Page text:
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I am an undergraduate computer science and mathematics student in New Zealand. My fields of interest are computer graphics, in particular the physics of light transport, and to some extent cryptography, as well as programming and software development in general.


Jul
11
comment In RSA, why does $p$ have to be bigger than $q$ where $n=p \times q$?
You do realize that since $p \ne q$, one must be greater than the other, right?
Jul
3
comment Exactly two of the four roots must be greater than N/2
@habillqabill If this answers your question, would you consider accepting it by clicking on the check mark on the left?
Jul
3
comment Math to replace s-boxes - Good or bad idea?
I think you will find S-boxes are generally just not arbitrary permutations but often need to fulfill security properties such as resistance against linear/differential cryptanalysis (in the context of the ciphers they are used with) and not all S-boxes can be (reasonably) reached by your first algorithm, which means you also cannot efficiently "invert" the procedure to find $(p, q)$ from an arbitrary S-box, not even for 8-bit ones (perhaps it can be done if you add more degrees of freedom to your formula, but then you run the risk of being too expensive/vulnerable to side channel attacks).
Jul
2
awarded  Curious
Jul
2
reviewed Approve How do I choose the best 3*3 s-boxes?
Jul
1
comment Exactly two of the four roots must be greater than N/2
@tylo This is basically what my answer says...
Jul
1
comment Exactly two of the four roots must be greater than N/2
@habillqabill Suppose $n$ is odd. Let $r$ be any integer between $1$ and $n$. Now suppose $r$ is less than $n/2$, then we are done. If $r$ is in fact greater than $n/2$, then $n - r < n/2$ and we are done. Basically, no matter $r$, either $r$ or $n - r$ will be less than $n/2$ (since both will fall on opposite sides of $n/2$). It's a symmetry argument.
Jul
1
revised Exactly two of the four roots must be greater than N/2
deleted 3 characters in body
Jul
1
answered Exactly two of the four roots must be greater than N/2
Jun
26
comment RSA example-calculation: Public Key = Private Key (e = d)
Note that $e$ cannot be its own inverse unless $e > \sqrt{\varphi(n)}$ (or $\lambda(n)$), or $e = 1$ of course, so in real usage with a normal public exponent $e$ this cannot happen.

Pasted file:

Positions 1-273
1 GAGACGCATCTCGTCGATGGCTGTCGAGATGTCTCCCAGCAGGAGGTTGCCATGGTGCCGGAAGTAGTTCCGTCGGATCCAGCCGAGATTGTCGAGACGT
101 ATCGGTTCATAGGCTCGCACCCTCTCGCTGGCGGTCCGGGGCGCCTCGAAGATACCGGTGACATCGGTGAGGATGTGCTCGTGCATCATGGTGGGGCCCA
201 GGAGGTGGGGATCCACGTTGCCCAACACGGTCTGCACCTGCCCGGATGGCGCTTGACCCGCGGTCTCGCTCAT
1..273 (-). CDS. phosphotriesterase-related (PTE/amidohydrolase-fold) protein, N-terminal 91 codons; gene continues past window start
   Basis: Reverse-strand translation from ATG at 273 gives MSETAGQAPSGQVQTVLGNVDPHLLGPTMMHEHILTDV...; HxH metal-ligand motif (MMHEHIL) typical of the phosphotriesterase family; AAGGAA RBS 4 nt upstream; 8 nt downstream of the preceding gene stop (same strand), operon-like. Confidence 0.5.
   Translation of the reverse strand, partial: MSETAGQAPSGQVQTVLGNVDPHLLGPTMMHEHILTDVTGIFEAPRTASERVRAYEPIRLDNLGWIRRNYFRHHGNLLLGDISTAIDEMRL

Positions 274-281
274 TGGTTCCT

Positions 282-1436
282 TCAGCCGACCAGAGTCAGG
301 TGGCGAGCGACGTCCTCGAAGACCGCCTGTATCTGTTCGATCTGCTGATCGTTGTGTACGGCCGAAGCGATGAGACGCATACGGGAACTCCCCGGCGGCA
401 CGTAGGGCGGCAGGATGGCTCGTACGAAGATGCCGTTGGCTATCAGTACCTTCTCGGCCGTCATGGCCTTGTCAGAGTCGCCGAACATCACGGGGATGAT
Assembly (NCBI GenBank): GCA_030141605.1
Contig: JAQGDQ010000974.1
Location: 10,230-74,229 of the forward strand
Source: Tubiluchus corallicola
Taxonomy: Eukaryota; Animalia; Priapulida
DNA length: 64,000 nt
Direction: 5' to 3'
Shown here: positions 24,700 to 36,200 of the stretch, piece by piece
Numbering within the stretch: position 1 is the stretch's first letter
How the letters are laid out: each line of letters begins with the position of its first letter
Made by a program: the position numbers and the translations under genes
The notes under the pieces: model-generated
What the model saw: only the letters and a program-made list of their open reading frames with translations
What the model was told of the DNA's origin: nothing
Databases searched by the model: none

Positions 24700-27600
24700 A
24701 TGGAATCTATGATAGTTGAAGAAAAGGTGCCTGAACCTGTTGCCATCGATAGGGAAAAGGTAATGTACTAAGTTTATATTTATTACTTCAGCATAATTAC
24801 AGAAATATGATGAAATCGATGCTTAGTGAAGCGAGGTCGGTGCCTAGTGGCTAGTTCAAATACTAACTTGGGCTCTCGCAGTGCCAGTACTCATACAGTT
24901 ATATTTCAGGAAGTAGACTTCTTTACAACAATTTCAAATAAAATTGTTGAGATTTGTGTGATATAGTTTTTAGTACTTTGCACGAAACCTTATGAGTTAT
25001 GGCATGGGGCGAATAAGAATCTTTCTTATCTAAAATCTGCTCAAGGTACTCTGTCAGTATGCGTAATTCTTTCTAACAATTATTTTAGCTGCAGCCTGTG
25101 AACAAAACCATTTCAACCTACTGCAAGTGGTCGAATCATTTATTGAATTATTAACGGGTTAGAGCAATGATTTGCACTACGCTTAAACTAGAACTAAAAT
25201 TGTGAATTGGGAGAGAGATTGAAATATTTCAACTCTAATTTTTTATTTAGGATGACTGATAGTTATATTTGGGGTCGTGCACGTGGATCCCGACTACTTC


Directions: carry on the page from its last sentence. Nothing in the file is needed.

Jun
22
comment Modulo settings for successful encryption?
You can emulate mod on a calculator like so: to compute a mod b, compute a/b, round it down, multiply b by the result and subtract a from it. E.g. for 77 mod 8, 77 / 8 = 9.62, so we have 77 mod 8 = 77 - 8 * 9 = 5. Or you can just multiply the fractional part by b, but you tend to run into precision issues quicker doing it that way.
Jun
14
comment Strategy for random CTR initial counter values
@RichieFrame "No message is more than $2^{32}−2$ blocks long"
Jun
11
comment Given $n$ bits, how many “truly random” sequences/numbers can be constructed?
@paul The basic idea of these test suites is to first assume you have access to a uniform bit generator (or a suitably large sample generated by said generator), run statistical tests on it, see how much the results deviate from the expected results, and then conclude after you have reached a statistically significant outcome. They don't measure the "randomness" of the data sample, they simply give confidence towards the hypothesis that "this generator produces uniformly distributed bits". Is this what you mean?
Jun
1
comment How Does Progressive Hashing Work?
It would be difficult to do otherwise, conceptually..
May
31
comment Correct way to read a given permutation cipher?
The first permutation just shifts each letter to the right cyclically. Look at the permutation: (1, 2, 3) => (3, 1, 2). So (1=V, 2=E, 3=N) is mapped to (3=N, 1=V, 2=E), that is, NVE.
May
31
answered RSA: Fermat's Little Theorem and the multiplicative inverse relationship between mod n and mod phi(n)
May
31
revised RSA: Fermat's Little Theorem and the multiplicative inverse relationship between mod n and mod phi(n)
cleaned latex a bit
May
30
comment Security of the iterated Hill Cipher
Note: the first two papers are behind a paywall.
May
27
comment Want to use ECC but am clueless
This is off-topic as it as about security software recommendation rather than actual cryptography. But I think you should really rethink your problem - generally end users should not concern themselves with which algorithms are being used to secure their data, just that it is, so a general purpose tool will probably serve you better (and it may or may not use elliptic curve technology), otherwise you are probably only going to find hobby, proof-of-concept tools that are probably flawed and insecure...
May
21
awarded  Enlightened